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Summer Sun Scorches Delta Paddy, Black Gram

The unforgiving hot conditions is forcing the black gram farmers in the region to increase the frequency of irrigation.

Published: 22nd April 2016 05:14 AM  |   Last Updated: 22nd April 2016 05:14 AM   |  A+A-

THANJAVUR: The last monsoon showers were heavy, drenching the delta, flooding the fields and recharging the groundwater table, which encouraged more number of farmers to take up summer paddy and pulses. But the scorching heat has taken a toll on their plans, being forced to irrigate the fields more often that they would otherwise.

R Sukumaran of Kakkarai village said during summer, farmers used to irrigate their paddy crop once in seven days. “However, the moisture is evaporating quickly due to the heatwave this year; we have to irrigate the fields once in two days using our bore wells,” he said. While power supply is available, the low voltage has led to many pumps going out of order.

“In the last one week alone, around 1,000 pumps went out of order at Orathanadu block itself. We have to spend thousands of rupees to repair them,” he added. During this period, he added, the fields cannot not be irrigated, he pointed out.

Summe.JPGConcurred Sami Natarajan, another farmer from Thennamanadu, who explained how the water evaporates in just a day this season. 

The unforgiving heat is also forcing the black gram farmers to increase the frequency of irrigation.  From once in 10 days, they are now watering the fields once in 6-7 days, said Sundara Vimalnathan of Swamimalai. Though pulses – mainly black gram – is cultivated in only around 2,000 hectars at present, this area under cultivation is expected to go up to 15,000 hectares in this ‘Chithiraipattam’ that started on April 14.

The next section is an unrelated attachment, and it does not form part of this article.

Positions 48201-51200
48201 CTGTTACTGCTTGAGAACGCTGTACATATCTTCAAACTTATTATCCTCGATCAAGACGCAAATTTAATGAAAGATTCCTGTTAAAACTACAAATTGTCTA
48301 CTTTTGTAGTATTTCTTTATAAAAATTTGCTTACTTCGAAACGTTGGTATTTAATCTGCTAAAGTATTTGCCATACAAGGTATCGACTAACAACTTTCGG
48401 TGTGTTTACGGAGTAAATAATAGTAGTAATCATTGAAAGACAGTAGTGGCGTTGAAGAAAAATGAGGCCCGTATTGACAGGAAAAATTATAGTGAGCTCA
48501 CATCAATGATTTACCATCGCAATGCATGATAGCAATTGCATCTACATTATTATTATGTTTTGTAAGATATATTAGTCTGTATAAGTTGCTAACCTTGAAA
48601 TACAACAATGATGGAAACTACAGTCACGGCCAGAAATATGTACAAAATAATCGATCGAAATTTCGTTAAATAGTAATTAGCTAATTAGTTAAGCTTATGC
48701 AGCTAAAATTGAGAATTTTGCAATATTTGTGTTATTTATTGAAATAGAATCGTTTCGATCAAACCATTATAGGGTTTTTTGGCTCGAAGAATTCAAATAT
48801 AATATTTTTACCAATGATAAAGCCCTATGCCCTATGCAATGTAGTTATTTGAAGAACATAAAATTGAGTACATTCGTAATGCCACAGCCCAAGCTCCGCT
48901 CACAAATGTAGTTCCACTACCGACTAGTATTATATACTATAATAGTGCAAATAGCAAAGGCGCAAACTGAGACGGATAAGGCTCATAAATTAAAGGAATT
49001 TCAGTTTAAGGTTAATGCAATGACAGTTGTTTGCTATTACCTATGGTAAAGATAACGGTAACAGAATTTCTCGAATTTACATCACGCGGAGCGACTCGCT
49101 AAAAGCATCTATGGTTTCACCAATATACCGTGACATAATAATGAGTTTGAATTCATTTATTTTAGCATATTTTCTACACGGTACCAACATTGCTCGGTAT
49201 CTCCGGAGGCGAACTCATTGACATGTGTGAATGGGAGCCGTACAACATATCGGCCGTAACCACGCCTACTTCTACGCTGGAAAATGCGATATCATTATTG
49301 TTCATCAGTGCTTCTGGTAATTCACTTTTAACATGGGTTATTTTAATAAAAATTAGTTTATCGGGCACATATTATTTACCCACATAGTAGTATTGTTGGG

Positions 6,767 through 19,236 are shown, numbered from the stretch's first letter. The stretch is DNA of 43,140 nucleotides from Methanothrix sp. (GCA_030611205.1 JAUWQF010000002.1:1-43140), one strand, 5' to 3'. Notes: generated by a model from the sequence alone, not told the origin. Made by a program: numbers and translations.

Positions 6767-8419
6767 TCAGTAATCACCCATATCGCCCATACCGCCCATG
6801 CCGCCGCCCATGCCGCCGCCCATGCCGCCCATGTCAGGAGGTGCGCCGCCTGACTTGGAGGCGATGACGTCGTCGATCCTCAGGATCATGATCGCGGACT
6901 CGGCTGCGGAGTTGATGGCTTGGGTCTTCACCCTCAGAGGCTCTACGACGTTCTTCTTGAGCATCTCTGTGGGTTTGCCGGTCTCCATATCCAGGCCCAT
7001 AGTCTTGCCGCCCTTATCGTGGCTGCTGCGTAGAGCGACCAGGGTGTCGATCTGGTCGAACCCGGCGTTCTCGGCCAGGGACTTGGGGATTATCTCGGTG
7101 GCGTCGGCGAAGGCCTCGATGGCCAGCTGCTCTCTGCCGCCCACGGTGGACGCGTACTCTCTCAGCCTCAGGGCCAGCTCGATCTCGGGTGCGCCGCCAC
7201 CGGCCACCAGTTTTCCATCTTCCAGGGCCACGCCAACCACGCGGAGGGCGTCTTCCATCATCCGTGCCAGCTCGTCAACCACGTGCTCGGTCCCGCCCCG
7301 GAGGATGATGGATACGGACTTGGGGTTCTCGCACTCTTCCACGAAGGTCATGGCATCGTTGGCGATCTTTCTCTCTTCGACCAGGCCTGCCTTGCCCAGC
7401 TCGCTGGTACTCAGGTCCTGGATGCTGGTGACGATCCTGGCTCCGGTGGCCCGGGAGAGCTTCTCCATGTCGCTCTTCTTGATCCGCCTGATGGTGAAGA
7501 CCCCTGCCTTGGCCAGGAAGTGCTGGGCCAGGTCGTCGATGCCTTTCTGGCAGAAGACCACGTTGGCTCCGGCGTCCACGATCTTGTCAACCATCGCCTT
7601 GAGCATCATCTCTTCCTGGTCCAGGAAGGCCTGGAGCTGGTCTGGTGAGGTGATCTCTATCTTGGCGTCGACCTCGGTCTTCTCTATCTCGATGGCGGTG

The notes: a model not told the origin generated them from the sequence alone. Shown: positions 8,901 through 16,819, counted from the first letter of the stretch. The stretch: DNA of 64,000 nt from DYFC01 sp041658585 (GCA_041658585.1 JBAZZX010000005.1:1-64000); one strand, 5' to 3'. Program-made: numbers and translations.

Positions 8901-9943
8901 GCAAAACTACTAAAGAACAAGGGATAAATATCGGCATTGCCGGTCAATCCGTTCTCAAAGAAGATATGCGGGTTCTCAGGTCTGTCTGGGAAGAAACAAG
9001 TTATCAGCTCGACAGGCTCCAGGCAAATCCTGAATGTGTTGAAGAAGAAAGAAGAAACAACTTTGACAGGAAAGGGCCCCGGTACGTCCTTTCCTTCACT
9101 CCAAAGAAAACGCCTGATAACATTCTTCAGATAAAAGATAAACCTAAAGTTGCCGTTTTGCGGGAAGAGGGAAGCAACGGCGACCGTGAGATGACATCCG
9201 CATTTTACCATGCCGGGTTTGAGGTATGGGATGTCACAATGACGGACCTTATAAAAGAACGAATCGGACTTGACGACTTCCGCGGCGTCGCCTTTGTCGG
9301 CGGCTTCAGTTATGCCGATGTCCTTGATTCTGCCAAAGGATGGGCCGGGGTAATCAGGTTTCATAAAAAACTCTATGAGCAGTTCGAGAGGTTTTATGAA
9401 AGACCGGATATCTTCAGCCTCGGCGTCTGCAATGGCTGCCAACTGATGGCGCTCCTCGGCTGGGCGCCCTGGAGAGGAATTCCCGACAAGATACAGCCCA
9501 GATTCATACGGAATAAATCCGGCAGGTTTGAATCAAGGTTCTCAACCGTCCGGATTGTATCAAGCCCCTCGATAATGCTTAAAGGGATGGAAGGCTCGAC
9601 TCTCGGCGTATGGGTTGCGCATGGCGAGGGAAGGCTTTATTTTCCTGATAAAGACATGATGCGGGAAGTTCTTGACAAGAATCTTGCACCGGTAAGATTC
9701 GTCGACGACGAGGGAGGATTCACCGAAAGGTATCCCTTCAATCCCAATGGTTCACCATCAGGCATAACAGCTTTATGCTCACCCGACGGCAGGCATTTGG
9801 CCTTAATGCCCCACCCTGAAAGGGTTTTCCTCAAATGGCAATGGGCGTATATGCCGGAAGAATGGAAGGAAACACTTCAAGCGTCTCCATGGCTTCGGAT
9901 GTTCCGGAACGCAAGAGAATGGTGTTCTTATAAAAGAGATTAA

Sukumaran noted that more farmers are going in for black gram as it is expected to fetch them Rs.13,000 per 100 kg. “Last year, the price did not go beyond Rs. 8,000 per 100 kg”, Vimalnathan recalled.

The normal area under summer paddy cultivation has seen a substantial jump this year. In the last few years, it was around 13,000-15,000 hectares, which went up to 20,000 hectares this year due to the comfortable ground water level — thanks to 37 per cent excess rainfall during last North East Monsoon. This excess rainfall brought up the average groundwater level to 3.58 metres below the ground level.

When contacted, joint director of agriculture R Gnana Oli said the frequency of irrigation has increased due to increased evapotranspiration rate. But there were no reports of paddy damage due to hot weather.

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